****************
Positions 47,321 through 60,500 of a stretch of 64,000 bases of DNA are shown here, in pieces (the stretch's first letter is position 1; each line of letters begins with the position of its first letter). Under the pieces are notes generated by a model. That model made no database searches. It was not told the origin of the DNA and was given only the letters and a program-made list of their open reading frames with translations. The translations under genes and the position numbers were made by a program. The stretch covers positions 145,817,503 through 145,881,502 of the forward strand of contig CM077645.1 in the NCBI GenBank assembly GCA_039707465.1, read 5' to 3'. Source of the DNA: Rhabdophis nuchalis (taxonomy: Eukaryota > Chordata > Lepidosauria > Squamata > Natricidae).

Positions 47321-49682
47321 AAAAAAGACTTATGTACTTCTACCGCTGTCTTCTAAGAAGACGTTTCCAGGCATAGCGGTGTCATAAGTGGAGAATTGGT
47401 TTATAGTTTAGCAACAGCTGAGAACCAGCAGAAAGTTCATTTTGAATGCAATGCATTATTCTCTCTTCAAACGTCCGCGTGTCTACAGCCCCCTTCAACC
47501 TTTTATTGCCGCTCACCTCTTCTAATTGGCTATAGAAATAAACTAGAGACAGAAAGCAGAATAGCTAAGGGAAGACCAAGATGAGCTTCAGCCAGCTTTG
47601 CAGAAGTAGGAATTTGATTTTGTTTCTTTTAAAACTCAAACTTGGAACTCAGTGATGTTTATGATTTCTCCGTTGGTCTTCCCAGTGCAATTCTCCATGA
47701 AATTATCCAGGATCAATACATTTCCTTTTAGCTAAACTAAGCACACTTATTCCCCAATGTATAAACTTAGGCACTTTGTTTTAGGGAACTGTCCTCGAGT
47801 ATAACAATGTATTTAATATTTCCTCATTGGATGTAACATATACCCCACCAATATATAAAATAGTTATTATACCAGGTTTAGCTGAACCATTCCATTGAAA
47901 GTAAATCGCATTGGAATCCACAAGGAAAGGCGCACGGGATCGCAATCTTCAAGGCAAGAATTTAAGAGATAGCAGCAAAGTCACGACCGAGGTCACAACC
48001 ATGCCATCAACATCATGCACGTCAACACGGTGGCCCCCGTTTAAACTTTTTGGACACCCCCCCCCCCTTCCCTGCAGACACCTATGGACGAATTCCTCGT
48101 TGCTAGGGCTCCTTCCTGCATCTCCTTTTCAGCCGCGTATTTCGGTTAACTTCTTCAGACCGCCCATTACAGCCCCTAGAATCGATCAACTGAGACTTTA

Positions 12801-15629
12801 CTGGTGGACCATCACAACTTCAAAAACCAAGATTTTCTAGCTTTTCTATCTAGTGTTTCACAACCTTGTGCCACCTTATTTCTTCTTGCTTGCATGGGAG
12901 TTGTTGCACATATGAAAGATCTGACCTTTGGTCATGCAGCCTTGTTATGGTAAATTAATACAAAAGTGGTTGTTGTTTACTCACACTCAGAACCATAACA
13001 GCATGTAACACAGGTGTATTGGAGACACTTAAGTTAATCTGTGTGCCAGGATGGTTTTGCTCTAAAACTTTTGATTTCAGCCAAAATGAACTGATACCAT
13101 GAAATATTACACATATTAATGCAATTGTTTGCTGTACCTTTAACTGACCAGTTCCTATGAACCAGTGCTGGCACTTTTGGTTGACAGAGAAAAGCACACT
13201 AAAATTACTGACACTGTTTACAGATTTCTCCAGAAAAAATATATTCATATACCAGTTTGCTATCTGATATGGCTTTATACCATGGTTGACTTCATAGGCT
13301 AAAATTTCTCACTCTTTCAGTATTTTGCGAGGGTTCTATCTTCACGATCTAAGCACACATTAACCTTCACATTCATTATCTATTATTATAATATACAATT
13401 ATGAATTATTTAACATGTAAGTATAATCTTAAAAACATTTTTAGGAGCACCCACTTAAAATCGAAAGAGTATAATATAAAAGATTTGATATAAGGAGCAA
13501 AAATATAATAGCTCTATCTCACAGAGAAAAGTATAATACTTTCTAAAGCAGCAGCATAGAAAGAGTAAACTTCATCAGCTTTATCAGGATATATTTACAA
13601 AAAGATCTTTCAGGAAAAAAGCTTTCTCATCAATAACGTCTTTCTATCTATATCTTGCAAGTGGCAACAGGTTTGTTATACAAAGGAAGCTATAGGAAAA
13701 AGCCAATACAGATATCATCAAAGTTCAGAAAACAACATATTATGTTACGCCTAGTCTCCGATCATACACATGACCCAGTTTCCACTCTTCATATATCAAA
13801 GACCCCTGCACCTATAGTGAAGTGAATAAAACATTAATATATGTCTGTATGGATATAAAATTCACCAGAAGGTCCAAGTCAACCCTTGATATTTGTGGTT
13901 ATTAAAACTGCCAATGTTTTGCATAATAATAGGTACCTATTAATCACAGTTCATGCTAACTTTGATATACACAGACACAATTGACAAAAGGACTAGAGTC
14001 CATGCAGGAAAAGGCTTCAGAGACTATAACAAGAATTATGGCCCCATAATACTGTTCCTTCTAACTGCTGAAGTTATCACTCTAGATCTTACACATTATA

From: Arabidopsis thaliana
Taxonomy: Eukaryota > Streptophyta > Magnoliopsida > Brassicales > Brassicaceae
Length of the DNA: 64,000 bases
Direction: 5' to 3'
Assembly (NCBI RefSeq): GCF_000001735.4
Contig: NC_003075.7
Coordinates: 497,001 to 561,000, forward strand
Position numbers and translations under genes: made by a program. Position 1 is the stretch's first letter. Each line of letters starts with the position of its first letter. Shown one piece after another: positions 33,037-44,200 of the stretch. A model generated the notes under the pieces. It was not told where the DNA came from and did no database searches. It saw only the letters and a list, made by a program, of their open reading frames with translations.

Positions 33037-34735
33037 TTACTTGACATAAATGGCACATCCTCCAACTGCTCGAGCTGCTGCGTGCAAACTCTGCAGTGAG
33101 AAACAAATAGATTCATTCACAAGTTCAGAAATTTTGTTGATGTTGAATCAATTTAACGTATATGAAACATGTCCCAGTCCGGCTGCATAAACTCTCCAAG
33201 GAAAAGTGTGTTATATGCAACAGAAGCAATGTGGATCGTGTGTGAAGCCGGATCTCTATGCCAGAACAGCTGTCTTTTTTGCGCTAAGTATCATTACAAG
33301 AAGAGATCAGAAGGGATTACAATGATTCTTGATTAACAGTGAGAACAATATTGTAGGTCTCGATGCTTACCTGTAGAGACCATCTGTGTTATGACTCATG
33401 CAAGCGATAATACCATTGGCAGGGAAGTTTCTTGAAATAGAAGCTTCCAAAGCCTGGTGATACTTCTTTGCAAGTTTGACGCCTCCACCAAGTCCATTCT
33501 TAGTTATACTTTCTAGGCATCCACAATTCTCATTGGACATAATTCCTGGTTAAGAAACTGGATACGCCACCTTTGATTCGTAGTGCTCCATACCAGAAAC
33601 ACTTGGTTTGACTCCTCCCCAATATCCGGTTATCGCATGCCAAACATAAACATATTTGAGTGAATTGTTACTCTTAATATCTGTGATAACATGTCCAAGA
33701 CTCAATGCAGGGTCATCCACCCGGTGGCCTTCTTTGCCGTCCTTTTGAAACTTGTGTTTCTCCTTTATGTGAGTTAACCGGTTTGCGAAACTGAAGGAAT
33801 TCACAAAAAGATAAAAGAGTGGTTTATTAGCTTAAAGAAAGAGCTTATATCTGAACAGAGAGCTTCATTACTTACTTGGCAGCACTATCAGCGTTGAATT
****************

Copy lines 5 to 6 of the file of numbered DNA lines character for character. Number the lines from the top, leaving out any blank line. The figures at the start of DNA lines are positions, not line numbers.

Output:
47501 TTTTATTGCCGCTCACCTCTTCTAATTGGCTATAGAAATAAACTAGAGACAGAAAGCAGAATAGCTAAGGGAAGACCAAGATGAGCTTCAGCCAGCTTTG
47601 CAGAAGTAGGAATTTGATTTTGTTTCTTTTAAAACTCAAACTTGGAACTCAGTGATGTTTATGATTTCTCCGTTGGTCTTCCCAGTGCAATTCTCCATGA